Even worse: Florence is expected to hover over the Carolinas, whipping hurricane-force winds and dumping relentless rain at least through Saturday.
The storm is expected to slowly move inland, battering much of the U.S. coast for days.
Warm sea surface temperatures and low wind shear (which, when high, can zap the energy from a storm) had set up ideal conditions for Florence to intensify. It was located 85 miles from Wilmington at 8 p.m. Thursday and its eye was expected to make landfall Friday, the advisory said.
Undeniably enormous, and frightfully powerful, the storm has captured the imagination of astronauts watching over it from orbit.
The surf and storm surge are already cutting through North Carolina's Outer Banks and bands of rain are lashing the coast.
"The deepest water will occur along the immediate coast in areas of onshore winds, where the surge will be accompanied by large and destructive waves".
General O'Shaughnessy said there were about 7,000 United States military personnel now in place and ready to respond to the storm, along with ships, helicopters, high-wheeled vehicles and other equipment.
Hurricane Florence is growing in both strength and size as it prepares to make landfall.
The storm was about 100 miles southeast of Wilmington and had maximum sustained winds of 100 mph, which is slightly weaker than earlier Thursday, the briefing said.More news: Elizabeth Smart calls decision to free captor 'incomprehensible'
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Forecasters say Florence will likely turn to the west-northwest and slow down its forward motion - a situation that will bring even more rainfall to the area.
Forecasters anxious the storm's damage will be all the worse if it lingers on the coast.
"Even the rescuers can not stay there", he said. Rainfalls up to 40 inches (102 centimeters) in some places are expected in a region ranging from coastal North Carolina to northeastern SC, with flash flooding likely, according to the NHC.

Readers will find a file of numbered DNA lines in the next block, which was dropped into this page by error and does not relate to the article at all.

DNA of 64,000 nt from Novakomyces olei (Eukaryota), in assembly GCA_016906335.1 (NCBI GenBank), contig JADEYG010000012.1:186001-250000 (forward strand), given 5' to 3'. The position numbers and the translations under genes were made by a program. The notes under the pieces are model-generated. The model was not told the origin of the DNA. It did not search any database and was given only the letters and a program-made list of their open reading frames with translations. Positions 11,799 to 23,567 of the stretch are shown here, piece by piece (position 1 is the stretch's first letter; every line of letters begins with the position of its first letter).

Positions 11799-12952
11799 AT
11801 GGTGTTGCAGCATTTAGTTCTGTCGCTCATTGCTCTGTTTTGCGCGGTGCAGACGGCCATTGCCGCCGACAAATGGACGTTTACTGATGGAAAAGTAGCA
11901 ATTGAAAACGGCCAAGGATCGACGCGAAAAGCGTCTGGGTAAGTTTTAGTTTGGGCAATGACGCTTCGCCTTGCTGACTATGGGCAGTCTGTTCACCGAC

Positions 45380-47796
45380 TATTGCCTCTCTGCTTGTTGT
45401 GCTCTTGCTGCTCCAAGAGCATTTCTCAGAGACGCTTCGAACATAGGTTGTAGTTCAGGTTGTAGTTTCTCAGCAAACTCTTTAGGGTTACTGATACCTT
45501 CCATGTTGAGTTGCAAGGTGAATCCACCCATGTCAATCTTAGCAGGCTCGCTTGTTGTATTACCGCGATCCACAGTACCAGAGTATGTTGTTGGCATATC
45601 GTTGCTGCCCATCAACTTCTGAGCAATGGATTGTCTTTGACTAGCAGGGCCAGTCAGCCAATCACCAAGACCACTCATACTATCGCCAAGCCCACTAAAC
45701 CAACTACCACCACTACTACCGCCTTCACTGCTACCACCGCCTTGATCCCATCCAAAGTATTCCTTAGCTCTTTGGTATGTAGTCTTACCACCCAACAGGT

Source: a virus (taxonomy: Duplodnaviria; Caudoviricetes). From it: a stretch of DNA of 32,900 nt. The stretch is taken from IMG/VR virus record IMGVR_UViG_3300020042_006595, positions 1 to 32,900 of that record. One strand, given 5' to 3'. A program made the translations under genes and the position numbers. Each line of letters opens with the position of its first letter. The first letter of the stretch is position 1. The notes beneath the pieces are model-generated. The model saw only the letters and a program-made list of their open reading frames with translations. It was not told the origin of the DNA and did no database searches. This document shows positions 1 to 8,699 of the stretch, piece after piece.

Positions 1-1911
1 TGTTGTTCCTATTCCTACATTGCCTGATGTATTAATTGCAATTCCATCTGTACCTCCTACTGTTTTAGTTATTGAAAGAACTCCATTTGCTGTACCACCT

As the storm - with those winds - nears shallow water along the coast, its forces water inland.
Measurements by an Air Force Hurricane Hunter plane indicate that maximum sustained winds have decreased to near 110 miles per hour, with higher gusts.
One climate model is predicting that as much as 11 trillion gallons of rain will fall on North Carolina in the coming week - an amount that's enough to fill the Empire State Building 40 times over. Roads from the Outer Banks have been closed and ferries have stopped running as storm surge cuts across the islands, carving new inlets, stirring sea foam, and clawing at the foundations and stilts lifting homes above the normally tranquil beach.
Frustrated after evacuating his beach home for a storm that was later downgraded, retired nurse Frederick Fisher grumbled in the lobby of a Wilmington hotel several miles inland.
Preceded first by the storm surge and the winds, heavy rains were picking up as of late Thursday afternoon, the beginning of an onslaught that for some areas may not relent for days.
Will Epperson, a 36-year-old golf course assistant superintendent, said he and his wife had planned to ride out the storm at their home in Hampstead, North Carolina, but then reconsidered.
He said the magnitude of the storm may exceed the ability of the state-activated National Guard troops.